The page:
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Posted on Aug 27, 2016 in Blog, Serialized Fiction, Writing

Writing Sequels, Developing Your Dystopian World: An Encore Guest Post by Madeline Dyer

Writing Sequels, Developing Your Dystopian World: An Encore Guest Post by Madeline Dyer

In conjunction with the release of her debut novel, Untamed, last year, Madeline Dyer wrote about using current and past events to develop a dystopian world. She returns to the blog one year later with her sequel, Fragmented. I asked her to write about setting and worldbuilding, how a sequel often explores these in more depth, because that was something I faced in writing Surviving Santiago. The companion to Gringolandia (considered a companion rather than a sequel because it has a different protagonist), takes place almost entirely in Santiago, Chile at the end of the Pinochet dictatorship, a setting that occupies less than a third of the earlier book. To create my setting, I used a lot of research that didn’t make it onto the pages of Gringolandia, but, as Madeline points out, the process of building and deepening the world is somewhat different in dystopian fiction. She also faced the challenge of bringing forward fantasy elements that existed in the background of her debut novel.

I’ve heard so many writers say that writing a sequel is harder than writing a standalone. But it wasn’t until I began writing the second book in my dystopian Untamed Series that I fully appreciated this warning. Sequels are hard. In most cases, you’ve got the same characters, but a new plot – one that more often than not demonstrates considerable character development.

fragmented1400-200x300But characters aren’t the only thing that should be developed in a sequel. I’m a firm believer that any sequel should also reveal something new about the world in which the action’s set – particularly if it’s a fictional world. A second book in a series should give the readers new information, expanding the worldbuilding and creating new layers. After all, the first book can’t possibly tell us every single detail about a fictitious world. No, it only tells us the things that are relevant to understanding the action, and the motivation of characters, in book one. So, when book two has a different plot – more action, more drama, more tension – it stands to reason that different parts of the worldbuilding are going to be more crucial to this new book and will need to be explained in a more detailed way that adds an extra layer.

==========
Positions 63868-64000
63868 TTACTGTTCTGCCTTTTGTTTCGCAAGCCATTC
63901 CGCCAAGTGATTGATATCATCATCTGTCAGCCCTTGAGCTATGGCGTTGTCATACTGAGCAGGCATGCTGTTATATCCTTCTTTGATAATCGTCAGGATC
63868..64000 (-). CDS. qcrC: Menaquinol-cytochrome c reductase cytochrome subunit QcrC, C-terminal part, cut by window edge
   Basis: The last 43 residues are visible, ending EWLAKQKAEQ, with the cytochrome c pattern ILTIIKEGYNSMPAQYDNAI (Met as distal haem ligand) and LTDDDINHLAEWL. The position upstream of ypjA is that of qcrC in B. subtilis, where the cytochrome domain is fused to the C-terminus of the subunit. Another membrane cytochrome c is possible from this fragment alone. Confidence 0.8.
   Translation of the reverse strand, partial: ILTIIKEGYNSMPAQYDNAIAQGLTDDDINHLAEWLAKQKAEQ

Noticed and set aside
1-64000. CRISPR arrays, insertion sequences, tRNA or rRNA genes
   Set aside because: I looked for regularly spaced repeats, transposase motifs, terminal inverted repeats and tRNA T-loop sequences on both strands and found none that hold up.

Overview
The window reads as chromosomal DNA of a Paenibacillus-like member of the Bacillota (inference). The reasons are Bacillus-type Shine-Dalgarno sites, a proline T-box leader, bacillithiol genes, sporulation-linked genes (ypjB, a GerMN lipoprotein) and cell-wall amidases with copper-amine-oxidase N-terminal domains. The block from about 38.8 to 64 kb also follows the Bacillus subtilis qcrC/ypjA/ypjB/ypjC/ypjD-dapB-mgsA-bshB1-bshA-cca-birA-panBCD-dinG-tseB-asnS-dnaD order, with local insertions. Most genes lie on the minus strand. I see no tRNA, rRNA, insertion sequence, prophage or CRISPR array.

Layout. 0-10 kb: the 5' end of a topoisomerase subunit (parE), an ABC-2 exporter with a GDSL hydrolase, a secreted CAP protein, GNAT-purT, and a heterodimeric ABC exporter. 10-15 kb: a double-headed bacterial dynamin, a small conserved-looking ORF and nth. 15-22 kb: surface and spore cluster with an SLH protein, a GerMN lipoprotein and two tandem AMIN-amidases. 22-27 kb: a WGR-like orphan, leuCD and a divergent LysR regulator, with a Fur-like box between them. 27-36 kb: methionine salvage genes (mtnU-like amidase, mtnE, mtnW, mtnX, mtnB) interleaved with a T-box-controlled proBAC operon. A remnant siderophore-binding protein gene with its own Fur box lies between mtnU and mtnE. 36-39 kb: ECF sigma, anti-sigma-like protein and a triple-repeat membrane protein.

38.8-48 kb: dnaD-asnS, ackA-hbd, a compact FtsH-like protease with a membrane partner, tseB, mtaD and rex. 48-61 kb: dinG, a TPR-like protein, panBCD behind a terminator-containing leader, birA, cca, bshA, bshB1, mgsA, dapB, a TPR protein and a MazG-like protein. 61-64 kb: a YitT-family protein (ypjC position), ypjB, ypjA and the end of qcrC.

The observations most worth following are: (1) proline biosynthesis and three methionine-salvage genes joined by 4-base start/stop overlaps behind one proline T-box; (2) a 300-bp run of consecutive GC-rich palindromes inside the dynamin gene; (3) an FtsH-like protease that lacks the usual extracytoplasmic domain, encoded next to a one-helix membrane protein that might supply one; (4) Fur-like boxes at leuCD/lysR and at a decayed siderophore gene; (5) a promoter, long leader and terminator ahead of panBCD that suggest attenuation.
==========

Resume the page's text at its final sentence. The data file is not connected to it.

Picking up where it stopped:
When I began writing book two in my dystopian Untamed Series, I knew that the sequel would reveal a lot more about the fictitious world my characters inhabit, particularly as the second instalment in my series focuses on and blows up one aspect that was previously only part of the background of book one. Suddenly, this new thing becomes very important – surprising many of the characters – and to understand it properly, I had to concentrate on my worldbuilding. Several new questions arose and I had to make sure it all worked out perfectly and made sense. I spent weeks going through my world, making sure that this new layer wouldn’t contradict anything that’s already stated in book one, making sure that this deepening of the worldbuilding felt natural to readers and to the plot.

untamed-2The world that my debut novel, Untamed, introduces readers to is a dystopian society blended with fantasy. In some ways this made it easier to deepen the worldbuilding in book two. Whereas, Untamed is more heavily weighted on the dystopian side of things (around 60/40, I’d say), Fragmented switches this balance for a good part of the story. And this new focus on the fantasy elements in my Untamed world – such as the spirits that wander the world and our main character’s prophetic Seer visions – provided me with the perfect opportunity to deepen the worldbuilding without dropping in something completely new. After all, all the fantasy elements that I explore more deeply in this manuscript are already mentioned in book one. We just learn more about them and how and why they interact with the dystopian society to the extent that we’ve already seen. That doesn’t mean these questions aren’t already answered in book one – because they are. Book two just brings further depth to these answers, as well as introducing a new angle and a new way to view what you’ve already learned, enabling readers to understand further the tumultuous nature of the Untamed world – an understanding that also helps readers comprehend the behaviour of the new characters in Fragmented.